FSA’s relatively new K-Force WE electronic gruppo and drivetrain tickle many cyclist’s fancies – I have read. My grimy, mechanically oriented hands haven’t had the pleasure of working on WE nor have I ridden that system but what I have been told and have read was positive. FSA, in my experience, has always made excellent components and dives deep as they are keen on what’s current and what works.
WHAT WOULD YOU BUY or BUILD TODAY: Mechanical or Electronic?
After a couple glasses of red and my riding buddies tipping their brewskis to loosen up our tongues, we all discussed what we would buy today: a mechanical drivetrain or an electronic drivetrain on a new, modern bike – most of which will only have disc brakes on road bikes. Across the board, we all agreed we would buy bikes equipped with electronic drivetrains or build framesets up with electronic gruppos regardless of whether it was WE, eTAP/ AXS, EPS, or Di2. Our preferred drivetrain of choice in the awesome world of mountain bikes our decisions varied based on whether the bike would be ridden on longer excursions in the middle of Nowheresville, or not. We agreed that modern electronic drivetrains shift incredibly and are very reliable if fully charged or while carrying a charged spare battery but that mechanical drivetrains remain light, reliable, and smooth when adjusted properly and kept clean.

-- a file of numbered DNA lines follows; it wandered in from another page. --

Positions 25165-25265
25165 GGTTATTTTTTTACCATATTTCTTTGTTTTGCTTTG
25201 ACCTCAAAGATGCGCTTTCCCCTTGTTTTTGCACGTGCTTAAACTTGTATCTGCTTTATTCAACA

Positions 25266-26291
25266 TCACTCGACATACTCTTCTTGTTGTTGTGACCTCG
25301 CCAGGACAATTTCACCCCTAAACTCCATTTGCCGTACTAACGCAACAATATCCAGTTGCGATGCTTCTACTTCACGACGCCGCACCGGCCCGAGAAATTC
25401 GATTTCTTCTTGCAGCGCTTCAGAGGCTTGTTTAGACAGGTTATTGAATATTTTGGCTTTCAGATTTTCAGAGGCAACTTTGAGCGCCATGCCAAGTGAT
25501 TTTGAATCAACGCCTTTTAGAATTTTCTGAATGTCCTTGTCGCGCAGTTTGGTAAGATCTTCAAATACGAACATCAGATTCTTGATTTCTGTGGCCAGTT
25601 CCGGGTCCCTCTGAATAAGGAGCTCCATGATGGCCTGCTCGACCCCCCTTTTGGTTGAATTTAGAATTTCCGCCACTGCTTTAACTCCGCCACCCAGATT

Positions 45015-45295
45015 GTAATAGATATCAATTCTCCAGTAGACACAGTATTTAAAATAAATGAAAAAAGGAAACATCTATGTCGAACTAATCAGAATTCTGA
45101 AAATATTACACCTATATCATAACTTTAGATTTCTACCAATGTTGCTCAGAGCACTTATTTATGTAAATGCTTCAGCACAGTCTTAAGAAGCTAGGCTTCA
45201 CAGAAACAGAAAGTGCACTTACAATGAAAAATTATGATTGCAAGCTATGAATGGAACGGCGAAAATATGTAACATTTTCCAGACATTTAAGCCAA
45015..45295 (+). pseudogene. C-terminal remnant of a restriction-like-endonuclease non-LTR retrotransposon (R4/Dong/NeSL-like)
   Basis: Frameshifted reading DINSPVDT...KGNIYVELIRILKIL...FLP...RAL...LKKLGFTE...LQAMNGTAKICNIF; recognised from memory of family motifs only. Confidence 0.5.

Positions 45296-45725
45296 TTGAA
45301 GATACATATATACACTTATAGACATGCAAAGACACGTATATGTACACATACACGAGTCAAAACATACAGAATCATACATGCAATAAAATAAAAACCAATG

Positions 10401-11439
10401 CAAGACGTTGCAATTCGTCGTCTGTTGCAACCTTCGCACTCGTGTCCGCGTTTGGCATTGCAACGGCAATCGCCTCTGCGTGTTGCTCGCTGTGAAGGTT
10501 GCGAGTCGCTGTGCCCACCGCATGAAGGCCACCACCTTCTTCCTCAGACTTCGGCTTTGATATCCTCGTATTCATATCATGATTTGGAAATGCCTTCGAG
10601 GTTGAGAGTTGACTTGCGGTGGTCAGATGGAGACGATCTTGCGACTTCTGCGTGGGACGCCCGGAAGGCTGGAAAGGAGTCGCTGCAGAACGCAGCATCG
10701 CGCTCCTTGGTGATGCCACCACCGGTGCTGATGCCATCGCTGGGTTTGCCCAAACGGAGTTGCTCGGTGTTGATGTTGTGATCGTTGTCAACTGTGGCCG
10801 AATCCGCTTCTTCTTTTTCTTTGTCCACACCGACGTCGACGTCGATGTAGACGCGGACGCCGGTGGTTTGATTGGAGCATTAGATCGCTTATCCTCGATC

Today’s cables and housings with their well made end caps and ferrules are impressive yet technology is winning the battle today. The automotive industry is shifting toward electronics or hybrids as well as automatic transmissions with paddle shifters instead of the once popular manual/standard transmission with a stick shift. The Bowden cable has become the stick shift it would seem.